After completing this section, you should be able to
- identify the form that carboxylic acids take within living cells.
- use the Henderson‑Hasselbalch equation to calculate the percentages of dissociated and undissociated acids [A−] and [HA] in a solution, given the pKa value of the acid and the pH of the solution.
- explain why cellular carboxylic acids are always referred to by the name of their anion.
Make certain that you can define, and use in context, the key terms below.
- Henderson‑Hasselbalch equation
- physiological pH
Organic molecules in buffered solution: The Henderson-Hasselbalch equation
The environment inside a living cell, where most biochemical reactions take place, is an aqueous buffer with pH ~ 7 (or sometimes referred to as the physiological pH). Recall from your General Chemistry course that a buffer is a solution of a weak acid and its conjugate base. The key equation for working with buffers is the Henderson-Hasselbalch equation:
The Henderson-Hasselbalch equation:
The equation tells us that if our buffer is an equimolar solution of a weak acid and its conjugate base, the pH of the buffer will equal the pKa of the acid (because the log of 1 is equal to zero). If there is more of the acid form than the base, then of course the pH of the buffer is lower than the pKa of the acid.
What is the pH of an aqueous buffer solution that is 30 mM in acetic acid and 40 mM in sodium acetate? The pKa of acetic acid is 4.8.
The Henderson-Hasselbalch equation is particularly useful when we want to think about the protonation state of different biomolecule functional groups in a pH 7 buffer. When we do this, we are always assuming that the concentration of the biomolecule is small compared to the concentration of the buffer components. (The actual composition of physiological buffer is complex, but it is primarily based on phosphoric and carbonic acids.).
Imagine an aspartic acid residue located on the surface of a protein in a human cell. Being on the surface, the side chain is in full contact with the pH 7 buffer surrounding the protein. In what state is the side chain functional group: the protonated state (a carboxylic acid) or the deprotonated state (a carboxylate ion)? Using the Henderson-Hasselbalch equation, we fill in our values for the pH of the buffer and a rough pKa approximation of pKa = 5 for the carboxylic acid functional group. Doing the math, we find that the ratio of carboxylate to carboxylic acid is about 100 to 1: the carboxylic acid is almost completely ionized (in the deprotonated state) inside the cell. This result extends to all other carboxylic acid groups you might find on natural biomolecules or drug molecules: in the physiological environment, carboxylic acids are almost completely deprotonated. Indeed, often cellular carboxylic acids are often referred to by the name of their anion. So rather than pyruvic acid, or acetic acid or lactic acid, it is pyruvate, acetate or lactate.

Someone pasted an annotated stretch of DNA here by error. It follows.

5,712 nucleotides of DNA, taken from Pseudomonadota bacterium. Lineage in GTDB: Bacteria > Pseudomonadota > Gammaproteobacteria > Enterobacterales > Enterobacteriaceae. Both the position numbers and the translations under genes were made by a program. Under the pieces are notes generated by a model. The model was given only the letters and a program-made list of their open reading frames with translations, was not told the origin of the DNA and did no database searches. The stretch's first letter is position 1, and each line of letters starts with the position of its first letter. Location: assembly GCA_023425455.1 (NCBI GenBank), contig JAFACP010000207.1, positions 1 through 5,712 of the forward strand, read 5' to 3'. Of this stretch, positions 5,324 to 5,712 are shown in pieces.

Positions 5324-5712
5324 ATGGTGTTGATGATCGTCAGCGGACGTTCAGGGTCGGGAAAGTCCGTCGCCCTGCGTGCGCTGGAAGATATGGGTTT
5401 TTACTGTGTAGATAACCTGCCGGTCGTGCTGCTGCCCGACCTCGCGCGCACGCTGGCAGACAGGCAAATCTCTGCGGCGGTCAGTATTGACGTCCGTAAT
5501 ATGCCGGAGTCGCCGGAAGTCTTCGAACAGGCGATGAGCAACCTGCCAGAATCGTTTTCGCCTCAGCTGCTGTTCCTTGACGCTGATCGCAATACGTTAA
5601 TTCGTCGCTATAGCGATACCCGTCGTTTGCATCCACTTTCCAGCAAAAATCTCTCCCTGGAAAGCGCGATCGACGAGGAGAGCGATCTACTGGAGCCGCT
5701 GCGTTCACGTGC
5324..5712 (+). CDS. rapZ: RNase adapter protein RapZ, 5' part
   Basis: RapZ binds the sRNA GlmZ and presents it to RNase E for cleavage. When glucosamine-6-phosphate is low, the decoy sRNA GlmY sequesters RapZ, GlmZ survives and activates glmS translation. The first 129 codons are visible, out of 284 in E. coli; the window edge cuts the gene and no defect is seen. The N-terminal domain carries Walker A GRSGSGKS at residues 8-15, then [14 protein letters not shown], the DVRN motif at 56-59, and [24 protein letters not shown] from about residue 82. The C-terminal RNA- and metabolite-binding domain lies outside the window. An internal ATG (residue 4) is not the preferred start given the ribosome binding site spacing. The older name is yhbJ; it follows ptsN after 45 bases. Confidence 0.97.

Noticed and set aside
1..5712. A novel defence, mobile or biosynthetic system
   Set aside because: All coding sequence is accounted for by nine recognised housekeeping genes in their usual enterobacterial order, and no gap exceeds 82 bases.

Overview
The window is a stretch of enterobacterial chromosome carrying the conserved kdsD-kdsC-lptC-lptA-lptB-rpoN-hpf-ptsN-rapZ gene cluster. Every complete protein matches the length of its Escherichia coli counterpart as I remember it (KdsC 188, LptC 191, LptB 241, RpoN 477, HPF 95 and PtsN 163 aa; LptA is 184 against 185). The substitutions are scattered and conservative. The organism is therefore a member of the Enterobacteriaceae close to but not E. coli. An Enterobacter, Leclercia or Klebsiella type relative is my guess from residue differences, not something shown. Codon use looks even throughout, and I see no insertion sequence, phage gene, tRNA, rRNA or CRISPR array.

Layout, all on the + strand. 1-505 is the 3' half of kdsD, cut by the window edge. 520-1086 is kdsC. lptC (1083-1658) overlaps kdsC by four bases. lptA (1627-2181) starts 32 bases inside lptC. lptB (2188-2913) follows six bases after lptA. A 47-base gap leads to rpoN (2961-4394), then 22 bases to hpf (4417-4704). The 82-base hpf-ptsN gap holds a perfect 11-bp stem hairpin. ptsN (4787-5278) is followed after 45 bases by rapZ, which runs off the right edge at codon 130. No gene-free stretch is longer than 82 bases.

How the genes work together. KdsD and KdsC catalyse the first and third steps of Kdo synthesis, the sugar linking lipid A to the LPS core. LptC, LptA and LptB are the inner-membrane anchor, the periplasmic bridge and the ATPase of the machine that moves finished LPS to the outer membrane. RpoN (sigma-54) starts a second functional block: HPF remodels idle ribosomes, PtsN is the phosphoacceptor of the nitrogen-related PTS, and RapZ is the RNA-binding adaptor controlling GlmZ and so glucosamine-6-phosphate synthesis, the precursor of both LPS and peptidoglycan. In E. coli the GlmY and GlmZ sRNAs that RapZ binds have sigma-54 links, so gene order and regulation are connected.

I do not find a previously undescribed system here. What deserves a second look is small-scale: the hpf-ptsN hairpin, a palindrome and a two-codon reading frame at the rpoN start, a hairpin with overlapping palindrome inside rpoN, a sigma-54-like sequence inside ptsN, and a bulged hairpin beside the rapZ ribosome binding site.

While we are most interested in the state of molecules at pH 7, the Henderson-Hasselbalch equation can of course be used to determine the protonation state of functional groups in solutions buffered to other pH levels. The exercise below provide some practice in this type of calculation.
What is the ratio of acetate ion to neutral acetic acid when a small amount of acetic acid (pKa = 4.8) is dissolved in a buffer of pH 2.8? pH 3.8? pH 4.8? pH 5.8? pH 6.8?
The resonance effect described here is undoubtedly the major contributor to the exceptional acidity of carboxylic acids. However, inductive effects also play a role. For example, alcohols have pKa's of 16 or greater but their acidity is increased by electron withdrawing substituents on the alkyl group. The following diagram illustrates this factor for several simple inorganic and organic compounds (row #1), and shows how inductive electron withdrawal may also increase the acidity of carboxylic acids (rows #2 & 3). The acidic hydrogen is colored red in all examples.
Water is less acidic than hydrogen peroxide because hydrogen is less electronegative than oxygen, and the covalent bond joining these atoms is polarized in the manner shown. Alcohols are slightly less acidic than water, due to the poor electronegativity of carbon, but chloral hydrate, Cl3CCH(OH)2, and 2,2,2,-trifluoroethanol are significantly more acidic than water, due to inductive electron withdrawal by the electronegative halogens (and the second oxygen in chloral hydrate). In the case of carboxylic acids, if the electrophilic character of the carbonyl carbon is decreased the acidity of the carboxylic acid will also decrease. Similarly, an increase in its electrophilicity will increase the acidity of the acid. Acetic acid is ten times weaker an acid than formic acid (first two entries in the second row), confirming the electron donating character of an alkyl group relative to hydrogen, as noted earlier in a discussion of carbocation stability. Electronegative substituents increase acidity by inductive electron withdrawal. As expected, the higher the electronegativity of the substituent the greater the increase in acidity (F > Cl > Br > I), and the closer the substituent is to the carboxyl group the greater is its effect (isomers in the 3rd row). Substituents also influence the acidity of benzoic acid derivatives, but resonance effects compete with inductive effects. The methoxy group is electron donating and the nitro group is electron withdrawing (last three entries in the table of pKa values).
For additional information about substituent effects on the acidity of carboxylic acids Click Here